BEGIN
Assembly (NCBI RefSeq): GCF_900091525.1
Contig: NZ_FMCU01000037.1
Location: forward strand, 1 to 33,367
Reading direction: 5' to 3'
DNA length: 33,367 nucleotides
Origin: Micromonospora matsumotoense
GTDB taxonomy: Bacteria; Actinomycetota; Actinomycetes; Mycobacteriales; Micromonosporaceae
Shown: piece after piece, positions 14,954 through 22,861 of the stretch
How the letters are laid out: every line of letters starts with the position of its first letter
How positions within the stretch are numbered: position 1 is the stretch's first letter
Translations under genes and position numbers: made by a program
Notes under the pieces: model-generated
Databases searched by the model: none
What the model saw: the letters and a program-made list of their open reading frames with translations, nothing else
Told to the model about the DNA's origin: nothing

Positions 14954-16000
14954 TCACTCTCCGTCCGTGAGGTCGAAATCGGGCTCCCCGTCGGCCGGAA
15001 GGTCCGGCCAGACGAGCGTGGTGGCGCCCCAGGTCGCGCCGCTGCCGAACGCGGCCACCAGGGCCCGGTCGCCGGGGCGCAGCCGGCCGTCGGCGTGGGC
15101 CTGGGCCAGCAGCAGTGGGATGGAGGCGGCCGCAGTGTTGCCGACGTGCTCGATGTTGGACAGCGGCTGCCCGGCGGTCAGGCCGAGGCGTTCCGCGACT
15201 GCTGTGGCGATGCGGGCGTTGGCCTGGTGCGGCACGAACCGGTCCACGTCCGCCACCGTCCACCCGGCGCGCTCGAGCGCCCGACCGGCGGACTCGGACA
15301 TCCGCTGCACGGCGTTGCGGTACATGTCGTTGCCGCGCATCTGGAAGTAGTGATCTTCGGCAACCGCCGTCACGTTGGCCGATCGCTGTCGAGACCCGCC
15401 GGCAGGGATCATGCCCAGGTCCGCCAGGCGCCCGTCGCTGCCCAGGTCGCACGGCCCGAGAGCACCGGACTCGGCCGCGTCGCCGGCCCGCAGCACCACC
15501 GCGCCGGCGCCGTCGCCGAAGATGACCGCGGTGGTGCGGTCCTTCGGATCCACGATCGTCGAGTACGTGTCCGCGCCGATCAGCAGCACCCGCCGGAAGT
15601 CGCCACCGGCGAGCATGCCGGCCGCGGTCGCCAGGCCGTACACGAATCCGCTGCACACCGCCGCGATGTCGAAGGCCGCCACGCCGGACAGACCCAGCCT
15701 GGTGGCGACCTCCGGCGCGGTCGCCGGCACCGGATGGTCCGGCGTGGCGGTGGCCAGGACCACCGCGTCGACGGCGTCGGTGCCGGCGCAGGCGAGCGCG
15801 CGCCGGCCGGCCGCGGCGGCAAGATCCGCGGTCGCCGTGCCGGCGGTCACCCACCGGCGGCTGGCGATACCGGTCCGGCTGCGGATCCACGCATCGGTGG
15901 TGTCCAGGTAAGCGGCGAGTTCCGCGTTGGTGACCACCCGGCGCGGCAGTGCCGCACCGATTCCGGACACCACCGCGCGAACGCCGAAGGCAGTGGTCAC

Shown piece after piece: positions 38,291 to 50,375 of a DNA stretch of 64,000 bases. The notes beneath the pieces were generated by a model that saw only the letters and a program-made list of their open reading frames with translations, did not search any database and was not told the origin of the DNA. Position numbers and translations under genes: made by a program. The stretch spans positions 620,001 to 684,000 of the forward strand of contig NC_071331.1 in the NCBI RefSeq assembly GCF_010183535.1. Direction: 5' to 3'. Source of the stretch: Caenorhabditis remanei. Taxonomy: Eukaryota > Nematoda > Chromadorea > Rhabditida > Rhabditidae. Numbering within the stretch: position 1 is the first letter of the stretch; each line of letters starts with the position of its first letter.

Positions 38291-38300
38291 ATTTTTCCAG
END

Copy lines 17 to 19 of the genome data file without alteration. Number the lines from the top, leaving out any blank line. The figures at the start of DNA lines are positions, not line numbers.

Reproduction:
14954 TCACTCTCCGTCCGTGAGGTCGAAATCGGGCTCCCCGTCGGCCGGAA
15001 GGTCCGGCCAGACGAGCGTGGTGGCGCCCCAGGTCGCGCCGCTGCCGAACGCGGCCACCAGGGCCCGGTCGCCGGGGCGCAGCCGGCCGTCGGCGTGGGC
15101 CTGGGCCAGCAGCAGTGGGATGGAGGCGGCCGCAGTGTTGCCGACGTGCTCGATGTTGGACAGCGGCTGCCCGGCGGTCAGGCCGAGGCGTTCCGCGACT